None of the three male protagonists behind the discovery – Howard Carter (the lead British excavator), Lord Carnarvon (the man behind the money), and Ahmed Gerigar (the Egyptian foreman) – were formally trained as archaeologists.

Despite this, Carter is now almost always referred to as an archaeologist, but Gerigar almost never is – further entrenching colonial narratives.

But Carter’s three-decade-long excavation experience, draughtsman’s talent and his meticulousness, allied with the photographic aptitude of Harry Burton of Metropolitan Museum and the skills of the Egyptian excavators assured Tutenkhamun’s tomb – the only discovery of its type and arguably one of the most important archaeological finds ever – was recorded in a systematic and “modern” way.

Howard Carter examines Tutankhamun’s tomb. 

The painter who became an archaeologist

Howard Carter was a young painter who fell in love with Egyptian antiquities while following his father, also a painter, into the houses of London’s elite to add drawings of pets to his father’s portraits.

In 1891, age 17, Carter was recommended as an illustrator to archaeologist Percy Newberry, and joined him at a dig in Egypt at Beni Hassan tombs. From this first trip to his death in 1939, Carter spent his life mostly in Egypt with short trips back to London to deal in antiquities, including those allegedly stolen from Tutankhamun’s tomb.

After Beni Hassan, Carter became an illustrator for one of the fathers of Egyptology, William Flinders Petrie in Tell el-Amarna, the capital of Tut’s father Akhenaten.

Carter then worked in Deir el-Bahari, the funerary temple of queen pharaoh Hatshepsut, located right on the other side of the limestone ravine known as the Valley of the Kings.

It is here, on the western bank of the Nile I also trace some of my humble early experiences in Egyptology.

Walking at dawn from our base at the Metropolitan Museum house in Deir, which Carter frequented, to the temple, I followed in his footsteps and mused on how lucky he was when the “water boy” stumbled upon a staircase to the tomb.

Lord Carnavon and Howard Carter at the entrance to the tomb in 1922. 

That year, 1922, was supposed to be the last season after seven fruitless years of digging in the Valley in search of Tutankhamun’s elusive resting place.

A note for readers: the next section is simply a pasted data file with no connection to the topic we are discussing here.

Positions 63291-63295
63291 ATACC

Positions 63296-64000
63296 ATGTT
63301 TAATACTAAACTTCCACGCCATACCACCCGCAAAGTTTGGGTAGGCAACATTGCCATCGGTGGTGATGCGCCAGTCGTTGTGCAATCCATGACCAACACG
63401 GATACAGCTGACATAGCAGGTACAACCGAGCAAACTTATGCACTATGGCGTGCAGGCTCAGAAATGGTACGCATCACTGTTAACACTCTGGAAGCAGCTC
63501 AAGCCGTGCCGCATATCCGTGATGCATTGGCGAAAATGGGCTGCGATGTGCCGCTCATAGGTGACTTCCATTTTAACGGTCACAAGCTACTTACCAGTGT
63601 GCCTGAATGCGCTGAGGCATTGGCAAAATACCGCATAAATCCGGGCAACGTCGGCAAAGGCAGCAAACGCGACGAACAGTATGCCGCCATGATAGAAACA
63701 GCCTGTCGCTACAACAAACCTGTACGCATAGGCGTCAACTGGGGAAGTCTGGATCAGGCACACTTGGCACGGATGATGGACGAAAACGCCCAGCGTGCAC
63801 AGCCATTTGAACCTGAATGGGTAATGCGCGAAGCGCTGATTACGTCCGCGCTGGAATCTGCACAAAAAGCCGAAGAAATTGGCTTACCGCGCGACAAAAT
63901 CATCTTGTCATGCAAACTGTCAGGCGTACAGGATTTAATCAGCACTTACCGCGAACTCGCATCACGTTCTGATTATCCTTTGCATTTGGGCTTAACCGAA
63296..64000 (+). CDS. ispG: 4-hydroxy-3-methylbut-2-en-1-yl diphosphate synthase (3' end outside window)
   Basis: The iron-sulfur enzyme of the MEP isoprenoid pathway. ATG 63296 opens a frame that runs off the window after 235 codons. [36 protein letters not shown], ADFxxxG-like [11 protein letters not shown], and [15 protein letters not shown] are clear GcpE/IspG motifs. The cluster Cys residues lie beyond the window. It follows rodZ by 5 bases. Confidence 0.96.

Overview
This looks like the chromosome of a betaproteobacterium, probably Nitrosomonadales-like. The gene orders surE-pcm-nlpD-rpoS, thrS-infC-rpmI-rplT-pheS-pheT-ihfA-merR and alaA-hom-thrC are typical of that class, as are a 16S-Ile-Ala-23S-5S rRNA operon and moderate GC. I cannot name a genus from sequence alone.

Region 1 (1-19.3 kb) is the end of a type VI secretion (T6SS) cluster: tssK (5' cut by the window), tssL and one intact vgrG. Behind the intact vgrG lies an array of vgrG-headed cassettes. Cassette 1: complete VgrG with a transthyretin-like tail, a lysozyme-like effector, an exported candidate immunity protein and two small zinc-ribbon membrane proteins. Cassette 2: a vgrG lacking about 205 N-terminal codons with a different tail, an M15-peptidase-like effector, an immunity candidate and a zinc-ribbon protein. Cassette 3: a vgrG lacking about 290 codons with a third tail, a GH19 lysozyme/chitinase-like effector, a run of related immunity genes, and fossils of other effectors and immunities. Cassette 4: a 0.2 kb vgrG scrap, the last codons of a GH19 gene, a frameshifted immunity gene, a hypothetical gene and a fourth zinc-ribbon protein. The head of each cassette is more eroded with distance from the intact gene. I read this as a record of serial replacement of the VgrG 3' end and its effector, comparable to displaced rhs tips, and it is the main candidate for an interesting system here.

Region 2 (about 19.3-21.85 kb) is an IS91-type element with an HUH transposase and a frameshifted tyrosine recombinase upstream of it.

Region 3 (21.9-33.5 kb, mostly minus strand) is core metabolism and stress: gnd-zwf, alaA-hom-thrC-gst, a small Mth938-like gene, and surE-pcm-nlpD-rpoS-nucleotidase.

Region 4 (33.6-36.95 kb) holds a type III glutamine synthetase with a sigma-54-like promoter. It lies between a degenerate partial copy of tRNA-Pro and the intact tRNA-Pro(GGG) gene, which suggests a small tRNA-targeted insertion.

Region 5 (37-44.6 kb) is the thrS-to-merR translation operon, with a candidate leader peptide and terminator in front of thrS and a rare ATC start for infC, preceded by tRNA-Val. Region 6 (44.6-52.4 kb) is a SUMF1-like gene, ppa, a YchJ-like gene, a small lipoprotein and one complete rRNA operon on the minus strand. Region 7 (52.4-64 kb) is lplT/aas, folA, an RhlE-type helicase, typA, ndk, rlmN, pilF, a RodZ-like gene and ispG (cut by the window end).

After clearing the staircase, Carter found the doorway sealed with cartouches – the hieroglyphs which enclose a royal name. He ordered the staircase to be refilled, and sent a telegram to Carnarvon, who arrived from England two-and-a-half weeks later.

On November 26 Carter made a “tiny breach in the top left-hand corner” of the doorway.

Carnarvon asked, “Can you see anything?” and Carter replied with his famous line: “Yes, wonderful things!”

Opening the burial shrine in 1924, photographed by Howard Carter.

Across 3,000 years, about 300 pharaohs ruled ancient Egypt. All royal tombs had been broken into by thieves.

The spectacular find of Tut’s tomb was also not a fully intact discovery. The tomb had been looted twice in antiquity, and Carter estimated that a considerable amount of jewellery was stolen. But it is the only surviving almost complete funerary assemblage.

Consisting of over 5,000 objects, only 30% have been studied so far.

A story of its time

Following Egyptian independence on February 28 1922 and the establishment of an independent Kingdom of Egypt, the discovery of Tutankhamun’s tomb became an optimistic symbol for Egyptian nationalists.

After the initial documentation, the official opening of the tomb in early 1924 coincided with the inauguration of Egypt’s first elected parliament.

Despite the new independence, colonial attitudes continued. Lord Carnarvon sold the rights to the story of the discovery of Tut’s tomb to the London Times for a significant sum.

Arthur Mace and Alfred Lucas working on the conservation of a chariot from Tutankhamun’s tomb.

Given the delay of a couple of weeks with sending photos on the ship from Cairo to London, Egyptian newspapers and readers were only able to follow the unfolding discovery from reading delayed British press. This caused a lot of resentment among the newly independent Egyptians, especially the middle classes.

Nevertheless, the discovery was very significant for nation building and new national post-colonial identity.

Taha Hussein, a notable Egyptian philosopher of the time, coined a notion of “pharaonism”. This unified national identity was supposed to transcend religious and ethnic differences between Arab, Muslim, Coptic and Jewish Egyptians.

It remains a tool of propaganda to this day – notably with a parade of 22 mummies moving to a new national museum and a lavish re-opening of the Grand Egyptian Museum soon, where much of the treasures from Tutankhamun’s tomb can be found today.The Conversation

Anna M. Kotarba-Morley, Senior Lecturer in Archaeology, Flinders University

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Monday, 31 October 2022

 The rise and rise of Harry Styles: how did the former boyband member become the biggest name in pop?

Lillie Eiger/ Sony